On this fourth day of Kwanzaa, we celebrate and reflect on Ujamaa [oo-JAH-mah] (cooperative economics).
UJAMAA (cooperative economics)
To build and maintain our own stores, shops, and other businesses and the profit from them together.
Ujamaa emphasizes our collective economic strength and encourages us to meet common needs through mutual support. Together, we can use our joint resources to do the many things yet undone that will protect and improve the lives of our families and our community.
Combining our resources and supporting our merchants, craftsmen and artisans.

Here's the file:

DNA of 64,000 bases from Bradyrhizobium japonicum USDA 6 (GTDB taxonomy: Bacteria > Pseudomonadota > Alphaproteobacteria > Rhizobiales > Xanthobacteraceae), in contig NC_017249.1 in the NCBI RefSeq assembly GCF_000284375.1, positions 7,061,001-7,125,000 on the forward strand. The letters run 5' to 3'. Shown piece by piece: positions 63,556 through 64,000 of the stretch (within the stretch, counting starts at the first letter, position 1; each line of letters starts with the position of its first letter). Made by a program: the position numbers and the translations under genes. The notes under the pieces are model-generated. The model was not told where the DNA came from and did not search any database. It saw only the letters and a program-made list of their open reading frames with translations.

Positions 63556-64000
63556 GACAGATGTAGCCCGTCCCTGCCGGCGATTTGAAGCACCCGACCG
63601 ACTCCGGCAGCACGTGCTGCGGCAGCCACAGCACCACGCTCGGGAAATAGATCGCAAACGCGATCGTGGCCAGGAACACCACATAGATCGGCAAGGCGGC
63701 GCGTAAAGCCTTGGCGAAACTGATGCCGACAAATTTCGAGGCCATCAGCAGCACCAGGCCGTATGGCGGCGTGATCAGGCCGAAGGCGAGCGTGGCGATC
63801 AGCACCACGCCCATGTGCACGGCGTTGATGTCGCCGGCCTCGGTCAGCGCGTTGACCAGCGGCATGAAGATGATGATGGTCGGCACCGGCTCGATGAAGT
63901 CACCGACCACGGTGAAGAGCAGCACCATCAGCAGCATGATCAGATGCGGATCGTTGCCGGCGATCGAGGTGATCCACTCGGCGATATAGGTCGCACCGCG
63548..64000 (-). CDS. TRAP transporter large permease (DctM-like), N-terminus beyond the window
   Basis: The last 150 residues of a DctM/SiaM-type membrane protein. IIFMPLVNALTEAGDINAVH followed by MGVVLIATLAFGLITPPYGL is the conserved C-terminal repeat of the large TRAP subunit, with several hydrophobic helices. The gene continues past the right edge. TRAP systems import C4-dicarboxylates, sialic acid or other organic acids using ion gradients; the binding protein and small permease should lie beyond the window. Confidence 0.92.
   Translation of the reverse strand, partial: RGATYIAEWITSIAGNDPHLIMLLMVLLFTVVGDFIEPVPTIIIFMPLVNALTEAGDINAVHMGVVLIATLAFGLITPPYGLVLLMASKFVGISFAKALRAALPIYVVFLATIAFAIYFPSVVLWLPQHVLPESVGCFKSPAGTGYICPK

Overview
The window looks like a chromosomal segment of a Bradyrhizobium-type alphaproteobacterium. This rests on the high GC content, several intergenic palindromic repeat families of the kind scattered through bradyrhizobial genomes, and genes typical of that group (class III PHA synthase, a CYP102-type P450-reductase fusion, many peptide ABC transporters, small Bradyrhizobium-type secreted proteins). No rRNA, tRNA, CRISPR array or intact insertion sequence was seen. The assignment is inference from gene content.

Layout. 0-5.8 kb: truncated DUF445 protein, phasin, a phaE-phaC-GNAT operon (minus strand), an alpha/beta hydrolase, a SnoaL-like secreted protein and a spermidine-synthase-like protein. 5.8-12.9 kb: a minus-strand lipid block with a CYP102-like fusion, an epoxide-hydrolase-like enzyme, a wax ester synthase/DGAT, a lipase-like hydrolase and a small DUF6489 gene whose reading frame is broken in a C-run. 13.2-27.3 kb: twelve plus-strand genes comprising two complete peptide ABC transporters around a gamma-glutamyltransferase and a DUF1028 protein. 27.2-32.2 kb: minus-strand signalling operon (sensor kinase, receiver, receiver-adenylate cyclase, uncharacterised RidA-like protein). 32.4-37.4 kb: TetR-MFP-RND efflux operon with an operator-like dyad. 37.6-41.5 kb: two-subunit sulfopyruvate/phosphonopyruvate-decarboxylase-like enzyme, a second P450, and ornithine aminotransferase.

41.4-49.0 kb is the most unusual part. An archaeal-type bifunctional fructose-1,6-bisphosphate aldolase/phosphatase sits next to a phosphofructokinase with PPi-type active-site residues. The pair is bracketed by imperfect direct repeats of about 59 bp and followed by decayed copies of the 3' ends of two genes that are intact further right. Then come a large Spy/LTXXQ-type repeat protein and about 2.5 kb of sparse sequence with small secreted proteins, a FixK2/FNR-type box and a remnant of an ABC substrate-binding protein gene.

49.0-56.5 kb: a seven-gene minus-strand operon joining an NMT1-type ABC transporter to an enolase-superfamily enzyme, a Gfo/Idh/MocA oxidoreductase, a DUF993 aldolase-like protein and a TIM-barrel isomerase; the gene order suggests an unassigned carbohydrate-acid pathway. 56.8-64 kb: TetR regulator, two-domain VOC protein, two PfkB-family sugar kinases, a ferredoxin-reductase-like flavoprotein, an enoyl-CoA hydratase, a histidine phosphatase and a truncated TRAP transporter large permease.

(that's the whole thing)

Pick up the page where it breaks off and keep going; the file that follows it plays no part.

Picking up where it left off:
Before integration, there was a thriving culture of black enterprise born out of sheer necessity—in order to get certain goods and services denied us, we had to form our own companies and sell to our own community members. Now in this age of superstores and mass-production, we have all gone for the cheaper deal over quality merchandise and community merchant support. With the exception of hair care and restaurants, we have been increasingly less supportive of our own community businesses. While it’s a bit impractical to expect a full-scale abandonment of Wal-Mart, we can devote more of our dollars to help merchants thrive in their businesses (and conversely, refraining from undermining said business by indulging in thievery for your own immediate profit—yes, you trifling, cowardly burglars who broke into Big Shirley’s TWICE, I’m talking to YOU….). How much more difficult is it really to find a merchant with something you need that lives, works in and contributes to your immediate community? This is one principle that seems hardest to embrace–but it may be the beginning to our renewed prosperity and economic power.